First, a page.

Christensen’s probing, questioning, hopeful voice was an important one and is missed, but we can still hear it in this...



Insights into a poet who was definitely not living in an ivory tower.

Danish author Christensen (Light, Grass, and Letter in April, 2011, etc.) was one of Scandinavia’s finest experimental poets. Thoughtful and ruminative, these essays, skillfully rendered by translator Nied, reveal what poetry meant to Christensen (1935-2009) and how she wrote it. She calls herself “an almost insanely enthusiastic ‘enthusiast of language.’ " Her concerns were many—nature, art, philosophy, freedom, equality, and politics, including Ronald Reagan and Alexander Haig—and her artistic influences wide-ranging: Blake and Newton, Magritte, Elias Canetti, Chomsky, Maurice Blanchot, Merleau-Ponty, and Giordano Bruno. In the first essay, Christensen recalls having three “experiences” as a young girl, “still nearly indescribable.” Those “warm summer images” were her “first aesthetic experiences.” “Silk, the Universe, Language, the Heart” is her poetic discourse on another discourse, Lu Chi’s Wen Fu. The author explores how language is alive for her: “All nouns are very lonely,” adjectives, “helpless,” adverbs, “quite strong-willed,” verbs, “very agreeable,” and prepositions, “nearly invisible.” By writing poetry, Christensen believes, “we’re trying to produce something that we ourselves are already a product of.” She envisions the Big Bang as a “poem” we’re “in the middle of.” When she writes, she “sometimes pretend[s] it’s not me but language itself that’s writing.” As “human beings, we can’t avoid being part of the artistic process.” Christensen excitedly describes working on her poetry collection alphabet, which was a “great adventure.” Poetry, declares the author, is “not truth—it’s not even the dream of truth—poetry is passion—it’s a game, maybe a tragic game, the game we play with a world that plays its own game with us.”

Christensen’s probing, questioning, hopeful voice was an important one and is missed, but we can still hear it in this provocative book.

Pub Date: Nov. 27, 2018

ISBN: 978-0-8112-2811-4

Page Count: 160

Publisher: New Directions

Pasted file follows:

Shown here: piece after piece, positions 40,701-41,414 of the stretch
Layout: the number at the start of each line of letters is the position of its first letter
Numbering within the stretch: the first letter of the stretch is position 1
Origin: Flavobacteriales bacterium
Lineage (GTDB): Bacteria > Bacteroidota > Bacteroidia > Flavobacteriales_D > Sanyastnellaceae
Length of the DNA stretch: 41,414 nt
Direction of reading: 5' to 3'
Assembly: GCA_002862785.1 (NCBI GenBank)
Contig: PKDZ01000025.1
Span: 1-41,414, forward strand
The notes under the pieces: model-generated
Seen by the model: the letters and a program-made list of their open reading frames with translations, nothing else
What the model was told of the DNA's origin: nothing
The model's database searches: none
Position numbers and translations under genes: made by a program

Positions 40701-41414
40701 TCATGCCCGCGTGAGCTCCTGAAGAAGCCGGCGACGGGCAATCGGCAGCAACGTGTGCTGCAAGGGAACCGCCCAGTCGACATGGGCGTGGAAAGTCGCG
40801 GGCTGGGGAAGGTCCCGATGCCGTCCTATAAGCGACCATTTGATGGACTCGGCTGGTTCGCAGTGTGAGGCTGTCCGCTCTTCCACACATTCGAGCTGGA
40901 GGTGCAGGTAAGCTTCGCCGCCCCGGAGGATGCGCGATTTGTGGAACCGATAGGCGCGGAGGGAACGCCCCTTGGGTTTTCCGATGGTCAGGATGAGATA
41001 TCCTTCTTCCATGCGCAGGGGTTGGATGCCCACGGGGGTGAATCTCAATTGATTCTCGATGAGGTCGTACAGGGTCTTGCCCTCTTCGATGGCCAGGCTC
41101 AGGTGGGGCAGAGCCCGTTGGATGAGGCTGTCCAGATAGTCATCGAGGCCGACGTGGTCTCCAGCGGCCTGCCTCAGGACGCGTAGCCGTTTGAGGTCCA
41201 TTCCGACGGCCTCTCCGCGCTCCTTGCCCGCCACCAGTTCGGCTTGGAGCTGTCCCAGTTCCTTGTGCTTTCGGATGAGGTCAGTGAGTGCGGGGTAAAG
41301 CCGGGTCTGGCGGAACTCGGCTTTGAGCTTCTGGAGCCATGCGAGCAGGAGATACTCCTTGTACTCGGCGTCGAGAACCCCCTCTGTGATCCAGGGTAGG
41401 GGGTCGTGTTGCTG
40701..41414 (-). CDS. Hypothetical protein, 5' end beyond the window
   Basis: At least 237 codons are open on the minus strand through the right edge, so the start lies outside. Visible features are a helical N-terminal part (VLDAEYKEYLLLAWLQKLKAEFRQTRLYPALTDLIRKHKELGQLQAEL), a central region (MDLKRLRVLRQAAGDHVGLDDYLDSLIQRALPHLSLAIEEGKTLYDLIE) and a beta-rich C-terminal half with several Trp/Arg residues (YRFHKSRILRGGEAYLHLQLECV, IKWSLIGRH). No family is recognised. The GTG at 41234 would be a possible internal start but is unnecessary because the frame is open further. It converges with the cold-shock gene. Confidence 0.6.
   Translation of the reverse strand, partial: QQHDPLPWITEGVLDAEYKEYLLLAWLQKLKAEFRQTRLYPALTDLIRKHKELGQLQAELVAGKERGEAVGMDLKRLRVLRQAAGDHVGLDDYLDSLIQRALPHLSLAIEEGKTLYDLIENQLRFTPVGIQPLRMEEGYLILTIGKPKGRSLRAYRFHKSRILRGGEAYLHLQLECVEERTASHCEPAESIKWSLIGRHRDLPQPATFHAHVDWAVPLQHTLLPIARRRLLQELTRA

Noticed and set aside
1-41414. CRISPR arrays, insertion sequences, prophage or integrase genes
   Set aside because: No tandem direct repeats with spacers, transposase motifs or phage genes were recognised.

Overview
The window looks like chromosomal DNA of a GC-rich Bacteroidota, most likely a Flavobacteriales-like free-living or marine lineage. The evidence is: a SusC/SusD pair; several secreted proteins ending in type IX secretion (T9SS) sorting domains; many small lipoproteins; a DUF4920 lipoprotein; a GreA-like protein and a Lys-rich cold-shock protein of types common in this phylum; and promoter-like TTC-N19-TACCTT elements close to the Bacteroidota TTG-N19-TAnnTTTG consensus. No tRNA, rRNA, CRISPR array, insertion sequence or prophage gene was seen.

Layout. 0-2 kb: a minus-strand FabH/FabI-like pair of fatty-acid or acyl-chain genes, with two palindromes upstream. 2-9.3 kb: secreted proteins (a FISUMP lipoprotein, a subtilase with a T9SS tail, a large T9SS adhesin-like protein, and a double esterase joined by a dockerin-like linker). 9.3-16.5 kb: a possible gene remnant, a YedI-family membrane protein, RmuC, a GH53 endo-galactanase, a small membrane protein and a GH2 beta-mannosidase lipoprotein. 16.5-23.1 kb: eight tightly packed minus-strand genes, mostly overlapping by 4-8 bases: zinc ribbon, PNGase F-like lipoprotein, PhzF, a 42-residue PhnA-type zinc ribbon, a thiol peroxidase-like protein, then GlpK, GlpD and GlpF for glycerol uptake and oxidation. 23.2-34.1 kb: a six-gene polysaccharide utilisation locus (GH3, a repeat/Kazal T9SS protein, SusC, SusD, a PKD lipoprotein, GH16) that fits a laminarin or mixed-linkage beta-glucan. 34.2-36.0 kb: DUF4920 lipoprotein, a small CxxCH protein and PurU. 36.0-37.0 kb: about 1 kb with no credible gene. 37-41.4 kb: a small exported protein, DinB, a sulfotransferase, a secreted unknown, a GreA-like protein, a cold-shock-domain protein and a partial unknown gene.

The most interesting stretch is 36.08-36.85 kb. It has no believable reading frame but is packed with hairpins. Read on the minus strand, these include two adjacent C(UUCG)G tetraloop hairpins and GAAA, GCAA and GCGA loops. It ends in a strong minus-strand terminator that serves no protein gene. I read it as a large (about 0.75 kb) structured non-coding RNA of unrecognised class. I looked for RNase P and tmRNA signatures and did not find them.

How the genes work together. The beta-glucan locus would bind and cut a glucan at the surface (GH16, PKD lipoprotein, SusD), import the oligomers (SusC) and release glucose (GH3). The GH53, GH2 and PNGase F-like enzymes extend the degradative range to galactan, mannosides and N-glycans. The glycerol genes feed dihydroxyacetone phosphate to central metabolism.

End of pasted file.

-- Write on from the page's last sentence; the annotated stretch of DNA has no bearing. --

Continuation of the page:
Review Posted Online: Aug. 21, 2018

Kirkus Reviews Issue: Sept. 1, 2018

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This early reader is an excellent introduction to the March on Washington in 1963 and the important role in the march played by Martin Luther King Jr. Ruffin gives the book a good, dramatic start: “August 28, 1963. It is a hot summer day in Washington, D.C. More than 250,00 people are pouring into the city.” They have come to protest the treatment of African-Americans here in the US. With stirring original artwork mixed with photographs of the events (and the segregationist policies in the South, such as separate drinking fountains and entrances to public buildings), Ruffin writes of how an end to slavery didn’t mark true equality and that these rights had to be fought for—through marches and sit-ins and words, particularly those of Dr. King, and particularly on that fateful day in Washington. Within a year the Civil Rights Act of 1964 had been passed: “It does not change everything. But it is a beginning.” Lots of visual cues will help new readers through the fairly simple text, but it is the power of the story that will keep them turning the pages. (Easy reader. 6-8)

Pub Date: Jan. 1, 2001

ISBN: 0-448-42421-5

Page Count: 48

Publisher: Grosset & Dunlap

Review Posted Online: May 20, 2010

Kirkus Reviews Issue: Dec. 1, 2000

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Noted jazz and pop record producer Thiele offers a chatty autobiography. Aided by record-business colleague Golden, Thiele traces his career from his start as a ``pubescent, novice jazz record producer'' in the 1940s through the '50s, when he headed Coral, Dot, and Roulette Records, and the '60s, when he worked for ABC and ran the famous Impulse! jazz label. At Coral, Thiele championed the work of ``hillbilly'' singer Buddy Holly, although the only sessions he produced with Holly were marred by saccharine strings. The producer specialized in more mainstream popsters like the irrepressibly perky Teresa Brewer (who later became his fourth wife) and the bubble-machine muzak-meister Lawrence Welk. At Dot, Thiele was instrumental in recording Jack Kerouac's famous beat- generation ramblings to jazz accompaniment (recordings that Dot's president found ``pornographic''), while also overseeing a steady stream of pop hits. He then moved to the Mafia-controlled Roulette label, where he observed the ``silk-suited, pinky-ringed'' entourage who frequented the label's offices. Incredibly, however, Thiele remembers the famously hard-nosed Morris Levy, who ran the label and was eventually convicted of extortion, as ``one of the kindest, most warm-hearted, and classiest music men I have ever known.'' At ABC/Impulse!, Thiele oversaw the classic recordings of John Coltrane, although he is the first to admit that Coltrane essentially produced his own sessions. Like many producers of the day, Thiele participated in the ownership of publishing rights to some of the songs he recorded; he makes no apology for this practice, which he calls ``entirely appropriate and without any ethical conflicts.'' A pleasant, if not exactly riveting, memoir that will be of most interest to those with a thirst for cocktail-hour stories of the record biz. (25 halftones, not seen)

Pub Date: May 1, 1995

ISBN: 0-19-508629-4

Page Count: 224

Publisher: Oxford Univ.

Review Posted Online: May 20, 2010

Kirkus Reviews Issue: March 1, 1995

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